K.W. Jeter’s Morlock Night (1979) is often cited as the first novel to be categorized at “steampunk.” In a 1987 letter to Locus magazine, Jeter coined the term in an effort to describe the types of stories that he and his friends Tim Powers and James P. Blaylock were writing:
Personally, I think Victorian fantasies are going to be the next big thing, as long as we can come up with a fitting collective term for Powers, Blaylock and myself. Something based on the appropriate technology of that era; like ‘steam-punks’, perhaps.
As Tim Powers explains in his introduction to Morlock Night, Jeter wrote this book in 1976 for a British publisher who requested ten novels about King Arthur being reincarnated to come to England’s rescue at different points in that country’s history. Powers, Blaylock and Jeter agreed to write the novels. When they divvied up the history, Jeter ended up with the Victorian era.
For Morlock Night, he decided to write a steampunk “sequel” to H.G. Well’s The Time Machine. The premise is that the Morlocks, those brutish troglodytes who are our far-future descendants in Wells’ story, used the time machine to travel back to Victorian London where they plan to take over the city. Their use of the machine has created a channel in time that could make time collapse. Thus, it’s not just England that’s in danger, but the entire universe.
King Arthur, who keeps being reborn but never realizes who he is until he’s needed, must come to the rescue. To do this, he’ll need Excalibur which, unfortunately, has also been traveling through time and has been divided into three parts. The narrator of Morlock Night, along with an adventurous woman wearing men’s clothing, must find the Excaliburs so that Arthur can get his power back. This requires various excursions into the seedy parts of London and its sewers.
I think it’s important to remember the purpose of Morlock Night (a steampunk story about King Arthur) when judging the novel. As a madcap Victorian adventure fantasy, it works well enough, and is similar in many ways to Jeter’s Infernal Devices. The plot is quick, a bit silly, and doesn’t hold up well to excessive scrutiny (e.g., Why is Arthur the only one who can beat the Morlocks? Doesn’t England have an army for this?). Characterization is thin (e.g., What is the woman in men’s clothing doing there? She doesn’t contribute much and it’s easy to forget she’s tagging along, though our narrator mentions that she makes a good companion. Is she a counterpart to Weena, the Time Traveler’s female companion in The Time Machine?) Nevertheless, the setting feels genuine and the humor feels appropriately Victorian (e.g., I thought the toshing in the London sewers was hilarious).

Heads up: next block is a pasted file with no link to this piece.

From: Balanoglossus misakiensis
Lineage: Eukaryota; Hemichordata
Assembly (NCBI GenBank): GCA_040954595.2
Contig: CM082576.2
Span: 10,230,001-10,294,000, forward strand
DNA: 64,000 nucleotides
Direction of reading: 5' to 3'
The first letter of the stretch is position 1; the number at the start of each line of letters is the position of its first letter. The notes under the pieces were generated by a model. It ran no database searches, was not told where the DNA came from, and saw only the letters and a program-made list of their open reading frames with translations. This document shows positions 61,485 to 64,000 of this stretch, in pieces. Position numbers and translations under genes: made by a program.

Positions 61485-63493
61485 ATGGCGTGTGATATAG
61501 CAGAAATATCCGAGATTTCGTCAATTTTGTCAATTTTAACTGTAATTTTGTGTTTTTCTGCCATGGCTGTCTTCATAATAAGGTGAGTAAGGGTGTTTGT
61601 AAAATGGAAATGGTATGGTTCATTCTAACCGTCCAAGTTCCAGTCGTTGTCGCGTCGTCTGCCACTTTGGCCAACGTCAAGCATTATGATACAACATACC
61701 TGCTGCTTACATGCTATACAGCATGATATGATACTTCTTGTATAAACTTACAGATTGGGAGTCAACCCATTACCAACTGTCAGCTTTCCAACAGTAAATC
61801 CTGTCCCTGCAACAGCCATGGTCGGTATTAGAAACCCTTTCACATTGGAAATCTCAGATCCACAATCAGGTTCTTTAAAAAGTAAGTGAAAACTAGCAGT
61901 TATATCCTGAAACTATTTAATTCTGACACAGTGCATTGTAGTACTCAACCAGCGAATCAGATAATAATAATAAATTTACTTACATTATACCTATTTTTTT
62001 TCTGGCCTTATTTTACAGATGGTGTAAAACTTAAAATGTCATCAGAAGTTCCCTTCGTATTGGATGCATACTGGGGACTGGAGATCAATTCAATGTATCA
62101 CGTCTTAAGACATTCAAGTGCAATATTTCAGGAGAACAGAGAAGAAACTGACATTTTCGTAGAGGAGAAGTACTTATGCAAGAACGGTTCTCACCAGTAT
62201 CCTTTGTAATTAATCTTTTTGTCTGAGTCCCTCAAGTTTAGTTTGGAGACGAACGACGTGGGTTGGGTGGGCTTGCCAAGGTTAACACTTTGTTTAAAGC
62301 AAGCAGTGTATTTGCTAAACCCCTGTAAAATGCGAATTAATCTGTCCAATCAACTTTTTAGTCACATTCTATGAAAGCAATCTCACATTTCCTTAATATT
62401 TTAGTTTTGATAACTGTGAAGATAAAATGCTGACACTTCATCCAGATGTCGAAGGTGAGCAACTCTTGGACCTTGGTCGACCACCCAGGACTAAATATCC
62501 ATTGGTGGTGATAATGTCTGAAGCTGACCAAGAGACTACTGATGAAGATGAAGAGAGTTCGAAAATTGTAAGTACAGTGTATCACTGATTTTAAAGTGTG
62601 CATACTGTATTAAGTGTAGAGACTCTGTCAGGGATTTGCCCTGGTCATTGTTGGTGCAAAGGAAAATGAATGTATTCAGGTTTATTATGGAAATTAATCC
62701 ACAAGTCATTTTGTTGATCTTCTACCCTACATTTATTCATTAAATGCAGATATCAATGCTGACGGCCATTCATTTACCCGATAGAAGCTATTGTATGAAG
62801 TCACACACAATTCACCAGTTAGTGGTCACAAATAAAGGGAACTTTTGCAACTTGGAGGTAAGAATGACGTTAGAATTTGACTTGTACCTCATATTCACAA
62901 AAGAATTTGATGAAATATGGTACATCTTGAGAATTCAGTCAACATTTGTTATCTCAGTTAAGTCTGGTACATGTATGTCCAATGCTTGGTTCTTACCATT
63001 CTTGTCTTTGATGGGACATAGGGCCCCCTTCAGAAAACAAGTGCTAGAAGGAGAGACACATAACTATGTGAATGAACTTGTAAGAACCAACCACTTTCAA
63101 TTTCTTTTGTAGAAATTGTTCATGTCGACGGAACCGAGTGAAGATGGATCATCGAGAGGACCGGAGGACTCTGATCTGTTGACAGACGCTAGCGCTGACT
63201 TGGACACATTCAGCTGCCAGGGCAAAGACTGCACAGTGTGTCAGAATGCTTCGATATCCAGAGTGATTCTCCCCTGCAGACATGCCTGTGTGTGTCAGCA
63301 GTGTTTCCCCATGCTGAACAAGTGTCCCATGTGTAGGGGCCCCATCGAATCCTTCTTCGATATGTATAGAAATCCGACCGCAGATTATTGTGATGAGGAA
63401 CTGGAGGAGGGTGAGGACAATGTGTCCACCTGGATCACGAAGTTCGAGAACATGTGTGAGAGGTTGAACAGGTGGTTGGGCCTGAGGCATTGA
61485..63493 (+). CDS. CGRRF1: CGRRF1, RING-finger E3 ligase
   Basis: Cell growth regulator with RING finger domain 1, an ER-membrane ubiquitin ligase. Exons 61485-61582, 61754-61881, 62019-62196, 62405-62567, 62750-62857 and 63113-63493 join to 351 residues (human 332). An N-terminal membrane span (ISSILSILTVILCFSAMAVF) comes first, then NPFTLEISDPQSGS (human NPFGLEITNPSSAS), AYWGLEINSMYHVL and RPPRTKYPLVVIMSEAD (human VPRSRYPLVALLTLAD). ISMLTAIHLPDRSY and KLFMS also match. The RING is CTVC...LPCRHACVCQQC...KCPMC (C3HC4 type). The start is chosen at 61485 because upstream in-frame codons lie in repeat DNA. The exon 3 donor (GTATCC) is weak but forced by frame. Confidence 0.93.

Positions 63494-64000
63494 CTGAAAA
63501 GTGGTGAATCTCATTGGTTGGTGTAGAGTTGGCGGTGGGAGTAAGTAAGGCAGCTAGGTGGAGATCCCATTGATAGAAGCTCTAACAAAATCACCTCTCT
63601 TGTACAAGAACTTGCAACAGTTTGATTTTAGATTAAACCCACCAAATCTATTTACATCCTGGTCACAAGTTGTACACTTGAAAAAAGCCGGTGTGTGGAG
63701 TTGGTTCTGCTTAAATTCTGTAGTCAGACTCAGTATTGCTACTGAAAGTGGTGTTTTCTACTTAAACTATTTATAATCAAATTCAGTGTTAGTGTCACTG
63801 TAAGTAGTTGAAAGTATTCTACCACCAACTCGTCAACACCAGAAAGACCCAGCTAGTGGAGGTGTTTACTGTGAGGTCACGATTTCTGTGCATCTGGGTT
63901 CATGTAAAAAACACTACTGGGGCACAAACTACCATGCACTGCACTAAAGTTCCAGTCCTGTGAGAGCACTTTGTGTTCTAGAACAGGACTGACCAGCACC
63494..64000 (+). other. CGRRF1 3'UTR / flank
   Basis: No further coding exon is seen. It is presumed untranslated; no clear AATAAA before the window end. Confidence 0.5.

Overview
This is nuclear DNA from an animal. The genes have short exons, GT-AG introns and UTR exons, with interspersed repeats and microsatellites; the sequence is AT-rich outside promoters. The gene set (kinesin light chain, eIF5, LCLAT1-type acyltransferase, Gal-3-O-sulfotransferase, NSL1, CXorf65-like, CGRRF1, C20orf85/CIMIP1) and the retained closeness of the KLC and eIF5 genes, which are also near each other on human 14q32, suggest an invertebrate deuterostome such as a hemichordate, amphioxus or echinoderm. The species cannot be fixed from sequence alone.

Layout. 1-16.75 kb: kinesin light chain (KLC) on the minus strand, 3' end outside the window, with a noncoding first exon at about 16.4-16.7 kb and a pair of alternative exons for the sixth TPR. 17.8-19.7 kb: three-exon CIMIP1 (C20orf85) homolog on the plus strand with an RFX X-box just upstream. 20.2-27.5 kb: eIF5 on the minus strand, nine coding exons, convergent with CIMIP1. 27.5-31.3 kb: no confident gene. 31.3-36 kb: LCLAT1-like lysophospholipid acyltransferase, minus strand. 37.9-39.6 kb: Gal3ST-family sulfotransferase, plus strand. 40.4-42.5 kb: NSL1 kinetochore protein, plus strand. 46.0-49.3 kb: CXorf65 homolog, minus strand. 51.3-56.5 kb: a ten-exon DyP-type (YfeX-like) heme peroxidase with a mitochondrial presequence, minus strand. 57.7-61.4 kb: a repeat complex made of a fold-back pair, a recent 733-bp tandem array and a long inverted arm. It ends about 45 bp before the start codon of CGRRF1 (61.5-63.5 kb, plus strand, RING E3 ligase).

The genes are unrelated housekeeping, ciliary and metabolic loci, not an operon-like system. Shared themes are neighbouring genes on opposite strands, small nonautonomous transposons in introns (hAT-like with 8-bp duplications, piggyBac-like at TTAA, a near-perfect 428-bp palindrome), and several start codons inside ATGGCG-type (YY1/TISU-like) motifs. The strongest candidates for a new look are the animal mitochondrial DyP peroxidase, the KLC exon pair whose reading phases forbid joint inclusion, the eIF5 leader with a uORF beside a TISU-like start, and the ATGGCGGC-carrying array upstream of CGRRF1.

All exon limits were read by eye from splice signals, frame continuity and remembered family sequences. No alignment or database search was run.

So as a steampunk adventure, which is what it is, Morlock Night is successful. But as a “sequel” to The Time Machine, as some (including Wikipedia) have called it, it doesn’t work very well. The story contains many elements of, and allusions to, The Time Machine, but it’s not meant as pastiche. The focus is definitely on wacky exploits in a foggy gas-lit London and not as a continuation of Wells’ thought-provoking warning about a possible future of human society. If you’re expecting a sequel to The Time Machine, you’ll be disappointed. If you’re expecting to read the first steampunk novel, you’ll probably be satisfied.
Thanks to Angry Robot for publishing this classic and to Brilliance Audio for putting it in audio format. Michael Page does a great job with the narration. I don’t like his voice for the woman (but she doesn’t speak much), but I thought he sounded just like a 19th century Englishman.